When ESG Met AI: The New Rules of Investing


Prudent investing was once a fairly simple concept, at least in financial textbooks: Find a promising company with a winning product, examine the financials, analyze the industry, and write a check. Those rules of investment matchmaking built fortunes and financial empires.

But to a new breed of savvy investor, that perspective seems stuck in the 90s — the 1890s. These high-flying portfolio managers, investment bankers and hedge fund founders have their eye on a whole new set of variables: trends from ESG to sustainability and carbon neutrality, and game-changing technological innovations such as cryptocurrencies and AI.

These variables are moving targets — concepts and innovations that are being constantly redefined. ESG is a prime example.

Shorthand for Environmental, Social and Governance investing, ESG is a standard that seeks to move companies forward toward greater transparency, stewardship and social responsibility. Yet almost since its inception, the term has gotten caught up in political debates. It has been critiqued from left, right and nonpartisan perspectives.

To some traditionalists, ESG is a Trojan horse that seeks to infiltrate politically correct values into markets. Progressive commentators sometimes demand too much of ESG, and often set unrealistic expectations for what it should be and which industries are worthy of embracing it. Some nonpartisan analysts argue that businesses should stay focused on the primary mission of making money for shareholders, and not sacrifice profit for social conscience.

It’s undoubtedly true that for some companies, ESG is a buzzword, an abstract idea that provides public-relations cover for a management team while practicing business-as-usual. But irrespective of motivation, it is having a tremendous impact in the financial sector, and across a range of industries.

The new breed of investors keep their eye on this impact, rather than allow themselves to get drawn into political conflict. For them, ESG is a compass that is pointing the way to the future direction of individual companies and industries. They seek to understand all aspects of ESG, including its evolution and intersection with other key trends, including sustainability, social justice and climate change initiatives.

These trends do not have predictable impacts on balance sheets or share prices, but they are powerful drivers of corporate decision-making.

One of the pioneers in trends-based investing is Anson Funds, a Toronto-based hedge fund co-founded by Moez Kassam. For years he has built a reputation for analyzing a wide array of unconventional variables in seeking investment opportunities — such as social trends, fads, sentiments and the mercurial “herd mentality.” He goes beyond the usual professional networking to discover trends as they begin to emerge on online platforms such as StockTwits and X.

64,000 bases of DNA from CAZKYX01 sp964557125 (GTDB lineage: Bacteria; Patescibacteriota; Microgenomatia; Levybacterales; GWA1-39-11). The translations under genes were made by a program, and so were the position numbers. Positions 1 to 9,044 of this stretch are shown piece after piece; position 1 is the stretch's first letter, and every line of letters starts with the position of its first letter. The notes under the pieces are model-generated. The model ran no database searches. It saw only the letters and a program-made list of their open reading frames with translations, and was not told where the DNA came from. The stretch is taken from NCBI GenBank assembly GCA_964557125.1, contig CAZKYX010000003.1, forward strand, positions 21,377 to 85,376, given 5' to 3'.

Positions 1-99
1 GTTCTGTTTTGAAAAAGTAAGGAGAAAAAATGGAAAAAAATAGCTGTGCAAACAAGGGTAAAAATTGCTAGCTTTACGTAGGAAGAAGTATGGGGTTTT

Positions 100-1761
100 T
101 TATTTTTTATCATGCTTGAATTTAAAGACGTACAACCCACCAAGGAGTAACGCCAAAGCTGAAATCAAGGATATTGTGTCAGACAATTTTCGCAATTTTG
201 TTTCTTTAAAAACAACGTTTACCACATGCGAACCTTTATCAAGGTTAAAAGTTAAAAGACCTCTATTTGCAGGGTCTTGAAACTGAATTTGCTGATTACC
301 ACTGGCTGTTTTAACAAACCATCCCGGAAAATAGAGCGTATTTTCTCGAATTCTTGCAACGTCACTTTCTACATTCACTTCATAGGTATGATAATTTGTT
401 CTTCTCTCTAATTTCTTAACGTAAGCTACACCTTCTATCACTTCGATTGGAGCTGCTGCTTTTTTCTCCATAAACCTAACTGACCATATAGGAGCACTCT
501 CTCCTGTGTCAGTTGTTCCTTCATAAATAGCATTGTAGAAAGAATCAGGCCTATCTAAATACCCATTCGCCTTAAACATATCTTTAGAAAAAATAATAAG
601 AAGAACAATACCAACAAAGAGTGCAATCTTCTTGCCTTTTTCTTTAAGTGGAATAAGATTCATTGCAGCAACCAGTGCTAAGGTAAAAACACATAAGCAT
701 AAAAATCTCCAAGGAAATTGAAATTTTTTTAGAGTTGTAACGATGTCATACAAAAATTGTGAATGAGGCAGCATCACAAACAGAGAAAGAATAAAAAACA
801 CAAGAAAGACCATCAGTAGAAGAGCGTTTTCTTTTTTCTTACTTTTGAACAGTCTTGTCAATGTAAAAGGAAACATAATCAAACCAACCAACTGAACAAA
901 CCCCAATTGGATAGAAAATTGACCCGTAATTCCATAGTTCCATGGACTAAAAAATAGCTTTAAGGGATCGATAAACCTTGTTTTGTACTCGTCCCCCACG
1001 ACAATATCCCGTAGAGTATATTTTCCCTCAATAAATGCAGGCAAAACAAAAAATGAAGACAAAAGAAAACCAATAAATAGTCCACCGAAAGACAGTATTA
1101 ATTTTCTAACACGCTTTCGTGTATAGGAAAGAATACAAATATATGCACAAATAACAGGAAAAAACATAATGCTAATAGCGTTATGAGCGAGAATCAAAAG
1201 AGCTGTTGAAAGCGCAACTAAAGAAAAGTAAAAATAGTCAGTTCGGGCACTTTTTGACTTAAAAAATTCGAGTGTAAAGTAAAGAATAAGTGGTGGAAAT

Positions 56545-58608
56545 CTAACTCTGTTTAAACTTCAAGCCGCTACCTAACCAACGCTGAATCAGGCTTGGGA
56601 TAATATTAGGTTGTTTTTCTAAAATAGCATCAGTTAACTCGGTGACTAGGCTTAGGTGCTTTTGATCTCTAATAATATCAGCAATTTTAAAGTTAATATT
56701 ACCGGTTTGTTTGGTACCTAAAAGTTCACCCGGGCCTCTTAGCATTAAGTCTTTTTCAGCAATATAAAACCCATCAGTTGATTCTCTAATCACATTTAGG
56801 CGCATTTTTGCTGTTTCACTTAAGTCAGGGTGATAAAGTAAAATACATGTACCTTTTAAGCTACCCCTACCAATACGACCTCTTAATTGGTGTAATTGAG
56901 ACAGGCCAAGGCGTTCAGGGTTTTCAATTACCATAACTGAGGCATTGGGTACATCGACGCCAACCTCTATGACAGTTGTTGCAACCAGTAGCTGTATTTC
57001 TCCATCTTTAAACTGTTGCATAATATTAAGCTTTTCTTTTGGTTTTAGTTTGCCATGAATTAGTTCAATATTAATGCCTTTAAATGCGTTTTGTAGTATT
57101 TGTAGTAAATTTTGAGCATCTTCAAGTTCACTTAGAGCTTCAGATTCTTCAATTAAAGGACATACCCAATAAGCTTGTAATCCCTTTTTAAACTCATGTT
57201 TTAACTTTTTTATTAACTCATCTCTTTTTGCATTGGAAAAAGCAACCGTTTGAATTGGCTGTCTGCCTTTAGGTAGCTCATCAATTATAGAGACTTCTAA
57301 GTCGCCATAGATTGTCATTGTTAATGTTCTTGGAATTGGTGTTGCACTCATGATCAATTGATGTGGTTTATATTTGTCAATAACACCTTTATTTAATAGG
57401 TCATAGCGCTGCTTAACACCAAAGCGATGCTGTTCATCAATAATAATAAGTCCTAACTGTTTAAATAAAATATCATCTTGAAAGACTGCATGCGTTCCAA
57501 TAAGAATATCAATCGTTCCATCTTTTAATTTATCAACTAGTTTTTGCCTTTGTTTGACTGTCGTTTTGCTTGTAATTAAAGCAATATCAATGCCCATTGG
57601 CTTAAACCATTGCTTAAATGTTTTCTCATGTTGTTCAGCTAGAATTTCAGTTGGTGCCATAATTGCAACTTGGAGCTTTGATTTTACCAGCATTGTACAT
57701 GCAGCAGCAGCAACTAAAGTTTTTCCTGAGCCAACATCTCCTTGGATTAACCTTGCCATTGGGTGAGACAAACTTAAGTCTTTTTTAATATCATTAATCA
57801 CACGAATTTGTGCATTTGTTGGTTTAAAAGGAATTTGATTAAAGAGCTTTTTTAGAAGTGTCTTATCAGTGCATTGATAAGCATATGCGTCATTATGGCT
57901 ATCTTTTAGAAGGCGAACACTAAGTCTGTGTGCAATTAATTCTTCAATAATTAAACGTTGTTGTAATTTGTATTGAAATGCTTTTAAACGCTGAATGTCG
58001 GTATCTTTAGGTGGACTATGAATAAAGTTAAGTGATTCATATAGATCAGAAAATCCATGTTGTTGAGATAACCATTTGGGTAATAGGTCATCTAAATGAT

Interviewed by Forbes, Kassam explained the approach: “These guys [in social media communities] tell you what they think, they coordinate with each other, and they have scale. You have to pay attention. … You need sophisticated methodologies to translate this information into a hypothesis about the direction of a stock price, and that’s what we do.”

It is no coincidence that Anson Funds includes technological change among the trends its team closely tracks. In March, Anson Funds identified Match Group, the parent company of Tinder and Hinge, as an investment opportunity that could benefit from the application of artificial intelligence to capture greater market share and reverse the decline in its share price. At its peak in 2021, Match Group was trading at $169. Today it’s below $35 a share.

A recent review of the industry in The New York Times suggested Match Group’s misfortunes are a direct result of generational changes — the kind of social trends that Anson Funds watches closely. Dating apps were at the heart of countless marriages among Millennials, a generation that didn’t mind paying for the service. Gen Z, unsurprisingly, has a different take on relationships. They prefer to meet others in the places where they hang out. Not the local coffee shop, but rather TikTok, Snapchat and Instagram.

Paying for a dating service is so early 21st century. The rules have changed — in dating and investing — and those who spotted the trend early found a perfect match.

About Neel Achary 19384 Articles
Neel Achary is the editor of Business News This Week. He has been covering all the business stories, economy, and corporate stories.